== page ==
Paper Money

Portrait differences found on recent $2 notes

A collector’s dream is to find something no one else has noticed, as may be the case with a new and significant variety of the current $2 Federal Reserve note that seems to have surfaced to little notice, though no official explanation is forthcoming

It involves a distinct difference within notes of the 2013 series, in which the portrait of Jefferson appears to have been redone, including the hair, neck and eyes, as well as other details. The features in the new variety appear much darker. The hair in particular, is reproduced in the newer version and, when not under magnification, almost seems to be a different color, based on an image provided by the collector who found the distinctive note.

The discovery was brought to Coin World’s attention by Eduardo A. Náter, a 34 year-old collector in Puerto Rico, who has been collecting for over 20 years and recently got involved with modern $1 and $2 bill complex blocks (i.e. different printings within a single block), with a special interest in the latter denomination.

He explained, “While scanning the Series 2013 in high resolution to add to my (Flickr) page, I noticed something really particular. I scanned an FA COPE printing and then an FA LEPE printing and saw that the hair on Jefferson was darker. I immediately made an image to compare both blocks and noticed the evident differences in the hair, eyes and neck, among other differences in Jefferson’s design.”

The whiter (earlier) design exists within Series 2013, Series 2009 and older series. In the 2013 series, the lighter version is seen in blocks FA (COPE printing), F* and KA. The other 2013 blocks show the new, darker printing. The Series 2013 BA blocks have the newer design whether printed by COPE or LEPE. Based on current observations, notes from the Series 2017A production are only the darker, new version.

The Bureau of Engraving and Printing has been asked whether the difference has anything to do with COPE or LEPE, or the reformulated ink that it had been using first at the Fort Worth, Texas, plant and then at the Washington facility, or some other possibility. The BEP has not responded to a request for comment.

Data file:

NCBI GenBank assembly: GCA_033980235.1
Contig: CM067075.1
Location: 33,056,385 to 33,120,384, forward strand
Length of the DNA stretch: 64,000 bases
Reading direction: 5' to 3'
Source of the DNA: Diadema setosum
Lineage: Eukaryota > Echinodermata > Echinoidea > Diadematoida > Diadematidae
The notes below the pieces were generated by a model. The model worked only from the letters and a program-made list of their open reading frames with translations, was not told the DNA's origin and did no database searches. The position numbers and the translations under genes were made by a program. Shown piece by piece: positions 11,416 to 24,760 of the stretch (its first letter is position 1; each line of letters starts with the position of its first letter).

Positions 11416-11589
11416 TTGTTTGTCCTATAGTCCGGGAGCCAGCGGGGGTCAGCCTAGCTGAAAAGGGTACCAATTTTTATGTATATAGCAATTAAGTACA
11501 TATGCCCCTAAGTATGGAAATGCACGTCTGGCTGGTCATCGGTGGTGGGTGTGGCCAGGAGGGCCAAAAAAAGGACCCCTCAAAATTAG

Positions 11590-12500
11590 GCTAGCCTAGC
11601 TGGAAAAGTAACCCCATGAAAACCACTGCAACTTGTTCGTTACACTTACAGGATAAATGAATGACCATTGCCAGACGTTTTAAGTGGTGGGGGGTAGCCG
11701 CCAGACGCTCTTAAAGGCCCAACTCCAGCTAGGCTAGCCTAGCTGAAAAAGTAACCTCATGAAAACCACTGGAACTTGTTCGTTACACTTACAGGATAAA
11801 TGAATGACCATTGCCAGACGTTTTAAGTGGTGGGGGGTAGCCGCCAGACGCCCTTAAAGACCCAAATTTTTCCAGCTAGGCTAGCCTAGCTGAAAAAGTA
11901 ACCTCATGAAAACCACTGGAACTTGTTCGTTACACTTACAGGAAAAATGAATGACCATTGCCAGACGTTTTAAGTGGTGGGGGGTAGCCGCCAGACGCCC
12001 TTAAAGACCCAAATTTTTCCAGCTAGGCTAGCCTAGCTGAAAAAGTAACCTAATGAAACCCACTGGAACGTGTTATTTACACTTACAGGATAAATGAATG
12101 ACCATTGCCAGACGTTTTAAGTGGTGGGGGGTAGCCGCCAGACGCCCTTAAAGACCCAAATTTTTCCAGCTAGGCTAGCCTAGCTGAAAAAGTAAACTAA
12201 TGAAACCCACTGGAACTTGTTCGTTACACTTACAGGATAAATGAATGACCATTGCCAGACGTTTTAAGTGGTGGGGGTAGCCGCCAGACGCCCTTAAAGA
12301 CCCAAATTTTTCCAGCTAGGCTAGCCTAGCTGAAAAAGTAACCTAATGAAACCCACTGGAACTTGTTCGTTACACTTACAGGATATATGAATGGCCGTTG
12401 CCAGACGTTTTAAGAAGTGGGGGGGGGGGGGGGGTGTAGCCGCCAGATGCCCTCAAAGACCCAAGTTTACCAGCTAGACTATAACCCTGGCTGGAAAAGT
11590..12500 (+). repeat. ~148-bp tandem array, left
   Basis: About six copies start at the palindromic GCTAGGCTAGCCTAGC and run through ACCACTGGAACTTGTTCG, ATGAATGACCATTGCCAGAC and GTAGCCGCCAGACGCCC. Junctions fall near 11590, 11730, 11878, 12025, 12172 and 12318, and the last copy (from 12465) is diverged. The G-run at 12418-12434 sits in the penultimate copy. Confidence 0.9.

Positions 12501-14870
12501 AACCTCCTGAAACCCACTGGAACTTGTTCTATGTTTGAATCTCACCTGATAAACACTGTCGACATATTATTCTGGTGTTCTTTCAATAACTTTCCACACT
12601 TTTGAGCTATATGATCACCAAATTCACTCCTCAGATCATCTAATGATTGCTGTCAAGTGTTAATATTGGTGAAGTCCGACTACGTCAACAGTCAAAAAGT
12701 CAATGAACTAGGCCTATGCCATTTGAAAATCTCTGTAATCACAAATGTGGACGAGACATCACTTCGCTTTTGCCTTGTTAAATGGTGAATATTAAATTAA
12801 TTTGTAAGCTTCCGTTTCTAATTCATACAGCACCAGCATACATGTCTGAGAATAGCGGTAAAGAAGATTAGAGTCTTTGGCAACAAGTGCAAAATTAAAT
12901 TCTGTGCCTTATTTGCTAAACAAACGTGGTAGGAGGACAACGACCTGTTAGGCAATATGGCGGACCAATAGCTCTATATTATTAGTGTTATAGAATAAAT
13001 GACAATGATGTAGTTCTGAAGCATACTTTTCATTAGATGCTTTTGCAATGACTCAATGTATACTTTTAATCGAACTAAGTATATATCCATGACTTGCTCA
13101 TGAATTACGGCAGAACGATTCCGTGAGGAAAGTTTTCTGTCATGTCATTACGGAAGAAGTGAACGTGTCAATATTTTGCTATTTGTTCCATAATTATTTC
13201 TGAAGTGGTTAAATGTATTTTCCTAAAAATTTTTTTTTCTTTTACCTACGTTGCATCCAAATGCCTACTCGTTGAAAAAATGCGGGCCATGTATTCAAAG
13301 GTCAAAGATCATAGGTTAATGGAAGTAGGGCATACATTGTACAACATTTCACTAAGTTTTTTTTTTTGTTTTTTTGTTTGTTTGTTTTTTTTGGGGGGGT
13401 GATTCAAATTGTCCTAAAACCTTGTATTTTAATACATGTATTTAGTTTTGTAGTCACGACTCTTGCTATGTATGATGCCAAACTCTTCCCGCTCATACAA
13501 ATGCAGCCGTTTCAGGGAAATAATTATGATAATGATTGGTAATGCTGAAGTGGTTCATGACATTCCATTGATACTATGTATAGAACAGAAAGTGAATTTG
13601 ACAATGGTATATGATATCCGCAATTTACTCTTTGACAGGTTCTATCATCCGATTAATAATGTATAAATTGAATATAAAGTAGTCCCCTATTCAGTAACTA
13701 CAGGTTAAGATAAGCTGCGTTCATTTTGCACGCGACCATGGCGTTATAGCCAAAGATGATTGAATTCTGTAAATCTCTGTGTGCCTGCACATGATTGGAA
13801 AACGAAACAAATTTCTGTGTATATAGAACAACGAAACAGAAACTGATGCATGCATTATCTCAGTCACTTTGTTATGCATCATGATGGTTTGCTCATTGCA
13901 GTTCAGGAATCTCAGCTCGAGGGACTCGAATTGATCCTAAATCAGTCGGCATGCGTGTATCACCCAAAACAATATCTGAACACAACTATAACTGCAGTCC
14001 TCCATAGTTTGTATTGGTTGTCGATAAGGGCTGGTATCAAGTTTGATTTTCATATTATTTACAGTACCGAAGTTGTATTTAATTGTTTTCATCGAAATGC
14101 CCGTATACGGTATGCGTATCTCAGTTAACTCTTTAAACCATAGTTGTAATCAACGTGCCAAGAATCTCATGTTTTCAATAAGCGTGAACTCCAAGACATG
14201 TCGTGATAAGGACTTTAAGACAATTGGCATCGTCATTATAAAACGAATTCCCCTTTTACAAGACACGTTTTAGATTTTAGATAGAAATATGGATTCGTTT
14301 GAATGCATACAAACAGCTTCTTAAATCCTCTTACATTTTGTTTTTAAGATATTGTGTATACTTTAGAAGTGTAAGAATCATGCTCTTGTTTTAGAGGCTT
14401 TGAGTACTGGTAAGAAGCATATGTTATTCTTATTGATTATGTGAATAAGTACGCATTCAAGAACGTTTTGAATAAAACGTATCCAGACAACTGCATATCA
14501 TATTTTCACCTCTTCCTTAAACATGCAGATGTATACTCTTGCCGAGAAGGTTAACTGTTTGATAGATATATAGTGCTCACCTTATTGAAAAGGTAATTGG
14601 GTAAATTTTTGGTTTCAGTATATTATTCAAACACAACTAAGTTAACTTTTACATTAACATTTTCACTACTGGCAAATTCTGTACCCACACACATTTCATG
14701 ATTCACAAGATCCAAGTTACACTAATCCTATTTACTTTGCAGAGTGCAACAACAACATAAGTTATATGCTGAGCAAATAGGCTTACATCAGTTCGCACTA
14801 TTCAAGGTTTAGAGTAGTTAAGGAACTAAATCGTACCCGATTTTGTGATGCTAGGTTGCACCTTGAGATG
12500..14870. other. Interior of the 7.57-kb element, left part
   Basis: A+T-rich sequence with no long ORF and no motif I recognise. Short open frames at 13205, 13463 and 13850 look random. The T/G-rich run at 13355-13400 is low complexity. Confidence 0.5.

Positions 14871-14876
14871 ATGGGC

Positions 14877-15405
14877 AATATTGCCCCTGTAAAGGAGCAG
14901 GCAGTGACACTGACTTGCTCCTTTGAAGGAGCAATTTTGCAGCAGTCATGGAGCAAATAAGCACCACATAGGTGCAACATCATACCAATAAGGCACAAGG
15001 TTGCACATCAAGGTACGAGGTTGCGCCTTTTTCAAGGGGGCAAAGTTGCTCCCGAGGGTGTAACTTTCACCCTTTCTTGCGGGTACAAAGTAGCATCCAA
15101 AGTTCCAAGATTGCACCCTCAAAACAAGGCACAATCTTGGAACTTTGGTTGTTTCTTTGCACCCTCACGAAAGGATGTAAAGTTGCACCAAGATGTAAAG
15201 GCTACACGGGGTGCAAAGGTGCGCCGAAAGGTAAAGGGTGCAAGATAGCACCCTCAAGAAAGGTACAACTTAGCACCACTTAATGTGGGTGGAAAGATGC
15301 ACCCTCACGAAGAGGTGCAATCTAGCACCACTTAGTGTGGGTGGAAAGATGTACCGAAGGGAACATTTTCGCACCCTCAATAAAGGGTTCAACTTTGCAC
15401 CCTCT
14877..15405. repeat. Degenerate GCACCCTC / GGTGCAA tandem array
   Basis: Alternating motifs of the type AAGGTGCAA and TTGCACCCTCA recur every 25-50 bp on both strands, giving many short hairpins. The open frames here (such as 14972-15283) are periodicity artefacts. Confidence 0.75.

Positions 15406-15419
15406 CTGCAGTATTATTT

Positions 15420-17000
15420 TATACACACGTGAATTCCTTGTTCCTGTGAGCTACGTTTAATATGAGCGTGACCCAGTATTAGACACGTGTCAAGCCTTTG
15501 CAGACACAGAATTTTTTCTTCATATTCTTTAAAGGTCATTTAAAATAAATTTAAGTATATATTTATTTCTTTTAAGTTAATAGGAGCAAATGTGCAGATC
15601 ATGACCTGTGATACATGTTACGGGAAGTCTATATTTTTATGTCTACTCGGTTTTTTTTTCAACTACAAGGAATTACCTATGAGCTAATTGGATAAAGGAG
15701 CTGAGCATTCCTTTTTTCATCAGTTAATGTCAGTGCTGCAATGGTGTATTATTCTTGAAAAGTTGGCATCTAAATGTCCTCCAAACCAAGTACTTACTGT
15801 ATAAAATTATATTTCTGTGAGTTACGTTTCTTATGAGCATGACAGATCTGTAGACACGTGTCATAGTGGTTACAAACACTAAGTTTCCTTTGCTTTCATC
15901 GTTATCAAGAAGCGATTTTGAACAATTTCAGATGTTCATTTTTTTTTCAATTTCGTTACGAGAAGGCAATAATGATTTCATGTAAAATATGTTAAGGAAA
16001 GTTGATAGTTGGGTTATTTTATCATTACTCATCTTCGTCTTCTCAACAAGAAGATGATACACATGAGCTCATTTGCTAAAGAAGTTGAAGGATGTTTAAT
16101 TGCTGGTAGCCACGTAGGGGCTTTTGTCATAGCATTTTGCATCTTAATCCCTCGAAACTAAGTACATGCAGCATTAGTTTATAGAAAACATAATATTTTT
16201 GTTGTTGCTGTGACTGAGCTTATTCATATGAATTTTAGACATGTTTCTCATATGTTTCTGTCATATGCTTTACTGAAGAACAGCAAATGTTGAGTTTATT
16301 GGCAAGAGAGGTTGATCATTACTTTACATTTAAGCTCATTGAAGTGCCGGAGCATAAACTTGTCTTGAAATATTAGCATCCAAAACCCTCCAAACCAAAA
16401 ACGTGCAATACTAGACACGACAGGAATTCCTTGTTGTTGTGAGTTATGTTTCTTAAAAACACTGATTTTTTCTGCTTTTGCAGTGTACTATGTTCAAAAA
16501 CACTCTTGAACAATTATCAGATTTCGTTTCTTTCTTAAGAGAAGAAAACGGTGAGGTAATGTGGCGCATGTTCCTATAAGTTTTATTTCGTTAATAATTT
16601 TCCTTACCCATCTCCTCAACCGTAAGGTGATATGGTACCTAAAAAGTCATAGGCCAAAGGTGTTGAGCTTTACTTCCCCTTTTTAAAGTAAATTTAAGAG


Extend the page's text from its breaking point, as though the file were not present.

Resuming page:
COPE (short for Currency Overprinting and Processing Equipment) and the next generation LEPE (Large Examining and Printing Equipment) are printing and examining equipment used by the BEP. The BEP began using COPE in the 1970s. It explains on its website that this press adds the two serial numbers, the black Federal Reserve seal, the green Treasury seal, and the Federal Reserve identification numbers. Sheets next go through the COPE Vision Inspection System, which compares the scan of the sheets against a database containing captured images and numeric qualities and quickly decides whether or not to accept or reject each sheet. If a sheet is defective, it is replaced with a star sheet.

There are only three lines of LEPE presses, two in Fort Worth and one in Washington. All were introduced from 2012 to 2014. These 144-foot-long presses are the first ones able to print 50-subject sheets, although they also print 32-subject sheets, as do earlier presses. The LEPE presses perform full sheet examination, letterpress printing functions, product verification, cutting, and packaging of currency. They also do multiple inspections and verifications using a total of 20 cameras as they inspect, print, verify and package currency, all at the rate of approximately 9,000 sheets per hour.

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